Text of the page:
Scientists at the Johns Hopkins Kimmel Cancer Center and University of Melbourne report they have used a genetic test that spots bits of cancer-related DNA circulating in the blood to accurately predict the likelihood of the disease's return in some -- but not all -- of a small group of patients with early-stage colon cancer.
The DNA-based test, described in the July 6 issue of Science Translational Medicine, if confirmed by further research, could eventually help clinicians decide which patients need additional treatment at the time of their initial cancer diagnosis of stage 2 cancer, say the researchers. Stage 2 tumors, in general, have invaded nearby tissues but not spread to other organs, and uncertainty has long surrounded the question of whether chemotherapy prescribed after surgical treatment is beneficial.
"Most patients with stage 2 colon cancers will be cured of the disease after surgery alone," says Bert Vogelstein, M.D., co-director of the Ludwig Center at the Johns Hopkins Kimmel Cancer Center. "However, some of these cancers will recur, and we need to improve our diagnostic approaches to detect recurrence earlier than it can be found with current, conventional methods." Labs worldwide are working on DNA-based tests.
For the current study, the scientists followed 230 stage 2 colon cancer patients in 13 hospitals in Australia for four years, beginning in 2011, collecting more than 1,000 blood samples from them. After scanning the genetic sequences of tissue taken from the patients' tumors during surgery, the scientists, led by Kimmel Cancer Center graduate student Yuxuan Wang, identified at least one colon cancer-related gene mutation in the patients' original tumor.
Over time, they tracked each patient's cancer-related mutation in his or her blood samples, taken between four and 10 weeks after their surgery and every three months afterward for up to two years. The tracking used highly sensitive genetic tests to locate and amplify DNA found there. Patients also underwent a CT scan of their entire body every six months after surgery for two years.
Among the 230 patients, 20 had cancer-linked DNA fragments in their blood, including 14 who did not to receive additional chemotherapy and six who did. Of the 14, 11 developed a recurrence, found on a CT scan, during the study. Of the six who received additional chemotherapy, three experienced a recurrence of their cancers during the study period. An additional 14 patients experienced cancer recurrences, but their blood tests showed no cancer-linked DNA.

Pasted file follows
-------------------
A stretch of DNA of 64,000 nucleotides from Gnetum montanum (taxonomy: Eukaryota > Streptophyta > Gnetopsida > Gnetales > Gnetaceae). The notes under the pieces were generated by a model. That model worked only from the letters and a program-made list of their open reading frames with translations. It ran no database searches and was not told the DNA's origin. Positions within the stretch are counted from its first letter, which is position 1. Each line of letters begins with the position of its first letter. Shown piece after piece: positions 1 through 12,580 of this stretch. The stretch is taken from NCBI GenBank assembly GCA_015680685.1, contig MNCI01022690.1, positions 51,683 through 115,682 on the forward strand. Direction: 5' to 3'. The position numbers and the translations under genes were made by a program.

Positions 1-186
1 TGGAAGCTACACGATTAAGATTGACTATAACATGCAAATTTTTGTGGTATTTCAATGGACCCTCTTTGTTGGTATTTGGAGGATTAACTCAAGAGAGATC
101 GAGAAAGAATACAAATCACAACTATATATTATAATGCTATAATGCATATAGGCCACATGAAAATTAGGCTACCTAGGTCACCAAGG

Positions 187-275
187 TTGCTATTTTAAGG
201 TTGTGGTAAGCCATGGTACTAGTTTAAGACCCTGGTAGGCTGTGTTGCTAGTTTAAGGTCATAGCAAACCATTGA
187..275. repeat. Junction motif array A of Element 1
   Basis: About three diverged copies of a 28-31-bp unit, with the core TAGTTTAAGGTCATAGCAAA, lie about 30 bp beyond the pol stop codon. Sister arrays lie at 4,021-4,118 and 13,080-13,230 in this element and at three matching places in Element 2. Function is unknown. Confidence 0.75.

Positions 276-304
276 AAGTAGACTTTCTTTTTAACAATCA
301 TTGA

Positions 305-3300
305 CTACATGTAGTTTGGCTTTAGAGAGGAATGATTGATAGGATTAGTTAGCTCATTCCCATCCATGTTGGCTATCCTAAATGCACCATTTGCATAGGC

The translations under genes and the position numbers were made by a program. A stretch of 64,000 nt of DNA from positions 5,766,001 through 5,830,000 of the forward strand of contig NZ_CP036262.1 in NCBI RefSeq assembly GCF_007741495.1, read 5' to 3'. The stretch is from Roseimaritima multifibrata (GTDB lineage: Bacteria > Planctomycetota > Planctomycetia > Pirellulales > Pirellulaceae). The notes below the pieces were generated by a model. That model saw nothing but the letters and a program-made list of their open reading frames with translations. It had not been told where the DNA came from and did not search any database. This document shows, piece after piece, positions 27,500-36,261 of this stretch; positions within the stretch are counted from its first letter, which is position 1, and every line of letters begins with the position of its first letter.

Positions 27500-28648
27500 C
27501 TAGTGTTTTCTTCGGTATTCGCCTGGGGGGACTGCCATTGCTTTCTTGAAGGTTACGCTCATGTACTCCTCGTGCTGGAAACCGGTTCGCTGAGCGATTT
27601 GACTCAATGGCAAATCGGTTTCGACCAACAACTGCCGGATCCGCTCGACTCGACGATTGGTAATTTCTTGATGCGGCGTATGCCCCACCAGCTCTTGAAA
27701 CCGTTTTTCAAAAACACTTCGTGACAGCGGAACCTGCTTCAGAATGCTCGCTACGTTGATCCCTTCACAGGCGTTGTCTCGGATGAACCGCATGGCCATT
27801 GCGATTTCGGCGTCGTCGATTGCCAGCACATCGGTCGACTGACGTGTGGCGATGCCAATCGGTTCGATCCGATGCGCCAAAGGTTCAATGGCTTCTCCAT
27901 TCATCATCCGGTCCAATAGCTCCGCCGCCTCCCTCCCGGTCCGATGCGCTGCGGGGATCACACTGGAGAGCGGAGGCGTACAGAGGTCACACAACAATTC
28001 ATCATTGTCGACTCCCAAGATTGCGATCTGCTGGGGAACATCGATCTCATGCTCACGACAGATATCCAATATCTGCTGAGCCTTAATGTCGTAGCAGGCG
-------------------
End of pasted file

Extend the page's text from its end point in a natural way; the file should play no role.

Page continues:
"Although this and other DNA-based blood tests are not perfect, this study shows that when we find tumor DNA circulating in the blood of cancer patients, recurrence is very likely," says Nickolas Papadopoulos, Ph.D., professor of oncology at the Johns Hopkins University School of Medicine and member of its Kimmel Cancer Center.
Currently, some 40 percent of patients with stage 2 colon cancers are considered at risk for recurrence as a result of measuring how far the cancer has grown into the intestine's wall, the number of lymph nodes examined during surgery, and whether the cancer has spread to blood or lymphatic vessels. Those deemed at higher risk are usually treated with chemotherapy following their surgery, but efforts to demonstrate the benefit of such additional therapies have been hampered by the lack of large-scale studies with the statistical power to show any benefit in terms of survival, say the researchers.
Vogelstein says better methods to predict risk for recurrence, such as the genetic-based blood test described in this study, could identify a very-high-risk subset of patients who can form the basis of rigorous study of the benefit of additional treatment. The new findings affirm how research on cancer diagnostics goes hand in hand with research on new therapies, says Vogelstein, the Clayton Professor of Oncology at Johns Hopkins and an investigator at the Howard Hughes Medical Institute.
"There is mounting evidence that ctDNA is a viable approach for earlier detection of cancer recurrence, and more research is underway to refine the technology, improve its sensitivity and determine the best testing intervals," says Kenneth Kinzler, Ph.D., co-director of the Ludwig Center at the Johns Hopkins Kimmel Cancer Center.
There are currently no DNA-based blood tests for cancer approved by the U.S. Food and Drug Administration, although several biotechnology companies are designing and studying them as the result of prior research conducted at Johns Hopkins.
Costs of the tests are estimated to range in the many hundreds to thousands of dollars, and it is unclear whether health insurance companies would reimburse costs related to the testing. Kinzler, Papadopoulos, Luis Diaz, and Vogelstein are founders of PapGene Inc. and Personal Genome Diagnostics Inc., and members of the scientific advisory boards of Morphotek and Sysmex-Inostics. These companies and others have licensed patent applications on genetic technologies from Johns Hopkins, some of which result in royalty payments to Kinzler, Papadopoulos, Diaz, Vogelstein and Isaac Kinde. The terms of these arrangements are being managed by The Johns Hopkins University in accordance with its conflict of interest policies.
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